Gary Johnson can add the title of $50 Million Man to his resume that includes former two-term Republican governor of New Mexico and the 2012 Libertarian Party presidential nominee. That’s how much the thinly-traded shares of Cannabis Sativa, Inc. - listed as CBDS on the Over-the-Counter stock market - gained in total value in the days since the company named Johnson as its president and chief executive officer on June 30.
With the Associated Press, Reuters, Gawker.com and plenty of other news outlets picking up the story, shares of Cannabis Sativa, Inc. jumped to $8 from $4 in just a few hours in brisk trades.
Overlooked in the green rush is the company’s status as a development stage outfit aiming to sell marijuana products in Colorado, Washington State and anywhere else where pot is eventually legal. That basically means the company has yet to produce a profit. Yet investors are betting some day it will, with a fairly big name like Johnson at the helm.
Johnson: 'I don’t know if I’m the Bill Gates of marijuana, but we might be the Microsoft of marijuana. The whole country is going to legalize marijuana in 10 years, and then so goes the world.'
In the world of the stock market, Cannabis Sativa, Inc. remains in the purely speculative realm of penny stocks, where several marijuana-inspired companies now reside.
But it has a good story. Joining Johnson in the company is Steve Kubby, the 1998 Libertarian Party of California candidate for Governor and an author on drug policy reform. Kubby is now chairman of Cannabis Sativa Inc. Both are long-time supporters of cannabis legalization. Johnson hopes to deliver products “that could change the world for the better.”
However, citing an old Doonesbury cartoon from the '90s dot-com boom: So far the company’s only major product is its stock.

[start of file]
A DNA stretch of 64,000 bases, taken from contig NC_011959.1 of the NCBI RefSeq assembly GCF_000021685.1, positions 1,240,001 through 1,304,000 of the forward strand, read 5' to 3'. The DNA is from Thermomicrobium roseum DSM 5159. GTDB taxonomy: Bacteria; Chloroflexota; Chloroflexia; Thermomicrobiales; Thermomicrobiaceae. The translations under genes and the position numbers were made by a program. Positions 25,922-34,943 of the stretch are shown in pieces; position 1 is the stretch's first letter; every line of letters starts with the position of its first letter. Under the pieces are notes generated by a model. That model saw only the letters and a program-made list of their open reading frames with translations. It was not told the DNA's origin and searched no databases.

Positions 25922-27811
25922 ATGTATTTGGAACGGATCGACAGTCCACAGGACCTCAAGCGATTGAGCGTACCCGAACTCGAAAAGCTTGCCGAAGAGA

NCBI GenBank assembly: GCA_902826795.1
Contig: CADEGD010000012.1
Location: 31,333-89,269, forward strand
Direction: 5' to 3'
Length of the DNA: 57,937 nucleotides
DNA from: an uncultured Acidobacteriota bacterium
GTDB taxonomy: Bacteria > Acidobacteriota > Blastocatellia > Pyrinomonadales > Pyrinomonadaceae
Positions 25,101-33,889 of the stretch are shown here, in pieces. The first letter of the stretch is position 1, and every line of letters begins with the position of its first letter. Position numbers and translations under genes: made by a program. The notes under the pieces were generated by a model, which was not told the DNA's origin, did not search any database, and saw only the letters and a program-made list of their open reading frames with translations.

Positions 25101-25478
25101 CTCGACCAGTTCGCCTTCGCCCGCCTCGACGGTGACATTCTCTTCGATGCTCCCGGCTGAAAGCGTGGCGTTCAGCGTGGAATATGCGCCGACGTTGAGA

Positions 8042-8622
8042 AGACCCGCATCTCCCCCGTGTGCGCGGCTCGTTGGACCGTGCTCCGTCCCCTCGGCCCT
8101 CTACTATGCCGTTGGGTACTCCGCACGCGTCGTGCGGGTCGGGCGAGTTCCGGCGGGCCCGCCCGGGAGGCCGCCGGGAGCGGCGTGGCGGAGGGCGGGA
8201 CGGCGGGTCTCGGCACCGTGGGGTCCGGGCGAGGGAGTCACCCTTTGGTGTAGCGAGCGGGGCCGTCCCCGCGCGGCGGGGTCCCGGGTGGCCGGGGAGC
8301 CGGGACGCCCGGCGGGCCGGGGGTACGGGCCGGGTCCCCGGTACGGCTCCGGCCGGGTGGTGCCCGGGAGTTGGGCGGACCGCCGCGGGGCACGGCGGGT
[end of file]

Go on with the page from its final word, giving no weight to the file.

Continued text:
Under a deal to buy Kubby’s company, Kush, Cannabis Sativa, Inc. will research, develop and license cannabis formulas, edibles, topicals, strains, recipes and delivery systems, license from Kubby a medicinal cannabis strain called NZT, and sell a proprietary cannabis lozenge delivery methodology and a trauma cream formula, among other plans. About the lozenge, Johnson raves, "It's very, very pleasant. Rather than a go-to-sleep marijuana, it’s a clean-your-house marijuana.”
Playing up the media interest around his new job, Johnson adds with hyperbole: “I don’t know if I’m the Bill Gates of marijuana, but we might be the Microsoft of marijuana. The whole country is going to legalize marijuana in 10 years, and then so goes the world.”
High hopes indeed, but you never know. If Cannabis Sativa, Inc. could sell sound bites along with grass, it would be challenging Microsoft already. But somebody is going to make billions on legal weed sooner or later. The Budweiser of bud may be closer than you think. Trust me, somebody, perhaps even Cannabis Sativa, Inc., is going to hit it big.